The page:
We mandated dash cameras and telematics. One of the things we found as far as risk management telematics was that ISO always places the risk at the place of garaging.
But our transportation was going into the major cities. They may have been garaged in the suburbs in low-rated territories, but all of a sudden, they were in New York City, Boston, Philadelphia — in higher-rated territories.
BM: We mandated telematics and dash cameras starting in 2015. We weren’t the first to do it, but we were right behind Baldwin & Lyons. National Interstate also was on the forefront of this with programs for dash cameras and telematics.
But today, every one of our insureds has telematics and dash cameras. If they don’t (or don’t have the right type of dash cameras — cloud-based in the vehicle), we have a team that works with them and vendors to get them installed.
R&I: Was there more you wanted to say about the company’s performance?
BM: A lot of the tech-enabled companies today, they haven’t really checked off all the boxes. We have.
We’ve had good overall growth since 2018, when we transitioned the business. We’ve have had 40% growth year-over-year.
Our customer retentions have been in the low 90s.
We’ve had operating losses that have been very limited.
We’ve spent $25 million on tech development since 2013. We didn’t overspend.
A lot of the public tech-enabled companies today have spent over $100 million in development. We did it with a small crew and very efficiently.
We focused on what we needed to focus on — attacking loss costs — because that’s the majority of the premium. The tech-enabled companies have focused on direct sales over the internet, and spent the money on selling insurance over the internet instead of focusing on loss cost.
We positioned the company to be a disruptor in the P&C space.
We saw the same things in the late ’80s that we see today in the marketplace, [businesses] seeking out alternatives, making variable-cost insurance programs the fastest-growing sector of commercial insurance.
We also brought real innovation to the captive space. We offered $5 million in limits out of the box for our captive programs in 2018, where most captives only offered $1 million at the time. A lot of captives have built capabilities to offer $2 million or $5 million in limits, but we innovated on that side.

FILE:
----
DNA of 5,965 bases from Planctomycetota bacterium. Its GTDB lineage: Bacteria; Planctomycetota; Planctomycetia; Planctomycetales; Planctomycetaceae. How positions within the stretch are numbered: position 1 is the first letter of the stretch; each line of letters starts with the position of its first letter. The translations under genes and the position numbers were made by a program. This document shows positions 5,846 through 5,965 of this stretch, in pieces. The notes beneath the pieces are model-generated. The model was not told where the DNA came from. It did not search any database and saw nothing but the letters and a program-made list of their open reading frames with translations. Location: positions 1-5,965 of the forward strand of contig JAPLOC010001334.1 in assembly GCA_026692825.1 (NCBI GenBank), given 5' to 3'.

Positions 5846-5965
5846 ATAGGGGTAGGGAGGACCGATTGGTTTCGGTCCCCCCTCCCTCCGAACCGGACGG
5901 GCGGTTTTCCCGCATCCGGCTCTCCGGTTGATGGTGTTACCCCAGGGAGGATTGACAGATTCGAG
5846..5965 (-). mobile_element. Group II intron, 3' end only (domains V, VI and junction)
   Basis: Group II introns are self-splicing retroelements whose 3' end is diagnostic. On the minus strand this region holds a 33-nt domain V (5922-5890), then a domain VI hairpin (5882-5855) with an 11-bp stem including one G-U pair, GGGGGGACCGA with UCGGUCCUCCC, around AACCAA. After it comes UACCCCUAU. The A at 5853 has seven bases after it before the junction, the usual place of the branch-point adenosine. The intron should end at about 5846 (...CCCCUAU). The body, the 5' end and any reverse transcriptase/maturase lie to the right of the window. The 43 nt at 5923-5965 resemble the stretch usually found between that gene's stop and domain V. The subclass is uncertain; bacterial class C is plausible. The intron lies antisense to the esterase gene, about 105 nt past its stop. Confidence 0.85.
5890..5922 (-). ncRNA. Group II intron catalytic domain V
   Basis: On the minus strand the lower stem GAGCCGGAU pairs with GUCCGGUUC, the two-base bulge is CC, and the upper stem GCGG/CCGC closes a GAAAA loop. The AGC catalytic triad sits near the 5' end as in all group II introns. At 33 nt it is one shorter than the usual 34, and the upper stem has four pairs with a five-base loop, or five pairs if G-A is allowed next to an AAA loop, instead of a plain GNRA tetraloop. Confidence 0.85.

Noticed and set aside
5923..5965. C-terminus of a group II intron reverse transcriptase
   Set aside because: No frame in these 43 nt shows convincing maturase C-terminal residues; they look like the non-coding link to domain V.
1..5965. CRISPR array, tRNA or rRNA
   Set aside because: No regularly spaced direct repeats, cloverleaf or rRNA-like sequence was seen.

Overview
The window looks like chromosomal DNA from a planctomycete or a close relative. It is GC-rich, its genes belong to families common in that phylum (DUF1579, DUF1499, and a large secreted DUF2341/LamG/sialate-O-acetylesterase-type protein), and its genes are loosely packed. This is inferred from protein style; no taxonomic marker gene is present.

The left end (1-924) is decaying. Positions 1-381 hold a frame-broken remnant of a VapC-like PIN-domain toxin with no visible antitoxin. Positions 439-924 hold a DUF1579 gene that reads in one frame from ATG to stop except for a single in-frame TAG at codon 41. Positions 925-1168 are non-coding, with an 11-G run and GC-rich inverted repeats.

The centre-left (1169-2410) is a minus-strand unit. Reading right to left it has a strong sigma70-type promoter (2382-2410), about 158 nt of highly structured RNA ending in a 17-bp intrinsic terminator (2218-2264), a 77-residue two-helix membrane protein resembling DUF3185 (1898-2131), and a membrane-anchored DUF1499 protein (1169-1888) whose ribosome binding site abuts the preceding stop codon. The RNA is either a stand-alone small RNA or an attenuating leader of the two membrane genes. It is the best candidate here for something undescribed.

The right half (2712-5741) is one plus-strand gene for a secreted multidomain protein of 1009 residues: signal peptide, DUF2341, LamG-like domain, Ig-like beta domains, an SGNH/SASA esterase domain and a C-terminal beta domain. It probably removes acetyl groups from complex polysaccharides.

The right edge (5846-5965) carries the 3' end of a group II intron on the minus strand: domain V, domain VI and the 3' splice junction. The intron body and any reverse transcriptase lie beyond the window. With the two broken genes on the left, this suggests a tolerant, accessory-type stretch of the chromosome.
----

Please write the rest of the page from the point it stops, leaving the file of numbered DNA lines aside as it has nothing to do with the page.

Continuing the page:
In addition to that, we found a solution for collateral. Instead of policyholders posting letters of credit or cash in the second or third year, we gave them the option of posting a surety bond.
Insurance program bonds have been around for a long time, but they’ve been done on single-parent captive or large-deductible programs. They hadn’t been done for group captives, because it’s a challenge to really figure out the financial mechanics to get it done for group captives. We’ve figured that out.
BM: The other thing is underwriting profitability. That was really the key thing that we focused on. We knew that, at the time in 2018, if we didn’t get skin in the game by the policyholders, we couldn’t get them to make the investments in the risk management technology.
We started putting the dash cameras telematics mandates in place in 2015, and the policyholders, a number of them, pushed back. They wanted up-front premium discounts.
The great thing about captives is if you make the investment, you’ll get a financial payback if you have good loss experience. We gave them the financial incentive. That’s what’s really worked out effectively to get those mandates in place.
But if you look at profitability today, we have underwriting profitability on all layers. From a ground-up basis, we are running 60% loss ratios, fully developed, loaded in expense costs. The industry’s running 80% on captive business.
We are running below where the market is today, and it’s really because of all the things that we’ve done to affect the outcome of claims.